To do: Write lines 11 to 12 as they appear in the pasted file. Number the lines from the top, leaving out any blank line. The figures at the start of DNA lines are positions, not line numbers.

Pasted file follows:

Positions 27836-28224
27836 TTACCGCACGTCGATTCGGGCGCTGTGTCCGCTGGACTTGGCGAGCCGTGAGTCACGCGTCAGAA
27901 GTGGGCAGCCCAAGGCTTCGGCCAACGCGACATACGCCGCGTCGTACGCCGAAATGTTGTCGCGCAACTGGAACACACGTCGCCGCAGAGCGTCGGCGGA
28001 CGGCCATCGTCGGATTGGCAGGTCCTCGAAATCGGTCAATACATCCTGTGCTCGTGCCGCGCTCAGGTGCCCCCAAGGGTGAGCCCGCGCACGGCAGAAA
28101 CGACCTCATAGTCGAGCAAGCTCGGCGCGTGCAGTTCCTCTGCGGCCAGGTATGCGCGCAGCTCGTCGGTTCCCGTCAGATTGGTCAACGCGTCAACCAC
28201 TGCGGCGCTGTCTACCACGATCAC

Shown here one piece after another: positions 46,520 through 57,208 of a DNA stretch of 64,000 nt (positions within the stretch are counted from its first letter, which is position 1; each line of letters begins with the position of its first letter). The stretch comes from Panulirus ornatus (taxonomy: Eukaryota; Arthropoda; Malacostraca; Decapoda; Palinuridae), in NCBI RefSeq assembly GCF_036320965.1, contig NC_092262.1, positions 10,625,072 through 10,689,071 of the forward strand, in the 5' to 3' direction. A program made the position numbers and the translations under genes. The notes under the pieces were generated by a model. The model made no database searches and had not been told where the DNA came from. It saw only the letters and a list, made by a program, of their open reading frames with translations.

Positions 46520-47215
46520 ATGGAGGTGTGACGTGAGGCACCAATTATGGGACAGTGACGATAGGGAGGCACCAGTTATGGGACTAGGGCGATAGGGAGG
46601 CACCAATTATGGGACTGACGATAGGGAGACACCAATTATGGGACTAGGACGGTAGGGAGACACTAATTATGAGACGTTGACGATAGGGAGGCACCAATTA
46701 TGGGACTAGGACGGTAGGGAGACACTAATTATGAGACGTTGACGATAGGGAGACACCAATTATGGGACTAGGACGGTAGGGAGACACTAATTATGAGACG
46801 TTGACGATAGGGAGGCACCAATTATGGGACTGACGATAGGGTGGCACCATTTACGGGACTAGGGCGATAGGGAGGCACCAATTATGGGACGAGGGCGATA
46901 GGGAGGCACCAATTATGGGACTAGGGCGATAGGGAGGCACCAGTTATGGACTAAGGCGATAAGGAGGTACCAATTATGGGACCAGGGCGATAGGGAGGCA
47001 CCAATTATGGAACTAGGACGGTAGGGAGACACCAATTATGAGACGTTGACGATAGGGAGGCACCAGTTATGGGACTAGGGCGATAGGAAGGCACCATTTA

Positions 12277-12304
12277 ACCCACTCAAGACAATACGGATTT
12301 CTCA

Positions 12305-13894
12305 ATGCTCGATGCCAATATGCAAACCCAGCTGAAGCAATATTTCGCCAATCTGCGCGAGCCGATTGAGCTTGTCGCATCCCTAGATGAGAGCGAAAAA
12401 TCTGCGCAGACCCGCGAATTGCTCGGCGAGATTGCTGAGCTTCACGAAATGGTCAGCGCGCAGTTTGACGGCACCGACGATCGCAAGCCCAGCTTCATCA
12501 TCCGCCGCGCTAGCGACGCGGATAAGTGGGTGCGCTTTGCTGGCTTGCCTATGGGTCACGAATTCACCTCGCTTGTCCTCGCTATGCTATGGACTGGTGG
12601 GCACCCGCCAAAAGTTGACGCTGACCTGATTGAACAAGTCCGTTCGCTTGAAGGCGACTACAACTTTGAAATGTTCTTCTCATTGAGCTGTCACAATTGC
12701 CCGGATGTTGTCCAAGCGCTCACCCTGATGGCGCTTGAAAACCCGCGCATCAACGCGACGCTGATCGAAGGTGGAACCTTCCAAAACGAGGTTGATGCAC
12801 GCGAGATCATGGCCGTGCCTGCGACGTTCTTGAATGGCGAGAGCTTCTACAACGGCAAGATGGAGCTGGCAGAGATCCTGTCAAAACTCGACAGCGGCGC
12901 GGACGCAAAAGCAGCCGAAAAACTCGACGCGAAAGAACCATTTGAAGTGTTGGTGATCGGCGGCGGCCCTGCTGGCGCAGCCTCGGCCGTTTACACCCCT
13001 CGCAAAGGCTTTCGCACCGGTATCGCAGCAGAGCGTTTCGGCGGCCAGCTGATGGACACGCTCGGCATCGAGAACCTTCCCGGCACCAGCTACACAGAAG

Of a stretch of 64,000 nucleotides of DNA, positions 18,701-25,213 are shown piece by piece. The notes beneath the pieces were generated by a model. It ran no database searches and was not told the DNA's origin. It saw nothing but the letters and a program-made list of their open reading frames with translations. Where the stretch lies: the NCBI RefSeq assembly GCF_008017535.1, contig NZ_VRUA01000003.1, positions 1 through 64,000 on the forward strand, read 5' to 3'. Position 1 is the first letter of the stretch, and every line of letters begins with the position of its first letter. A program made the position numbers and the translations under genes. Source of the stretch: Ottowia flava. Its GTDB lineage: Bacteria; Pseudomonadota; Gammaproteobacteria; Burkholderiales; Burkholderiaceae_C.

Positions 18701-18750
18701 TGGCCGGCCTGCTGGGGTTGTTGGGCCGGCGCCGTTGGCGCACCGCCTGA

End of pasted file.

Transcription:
46701 TGGGACTAGGACGGTAGGGAGACACTAATTATGAGACGTTGACGATAGGGAGACACCAATTATGGGACTAGGACGGTAGGGAGACACTAATTATGAGACG
46801 TTGACGATAGGGAGGCACCAATTATGGGACTGACGATAGGGTGGCACCATTTACGGGACTAGGGCGATAGGGAGGCACCAATTATGGGACGAGGGCGATA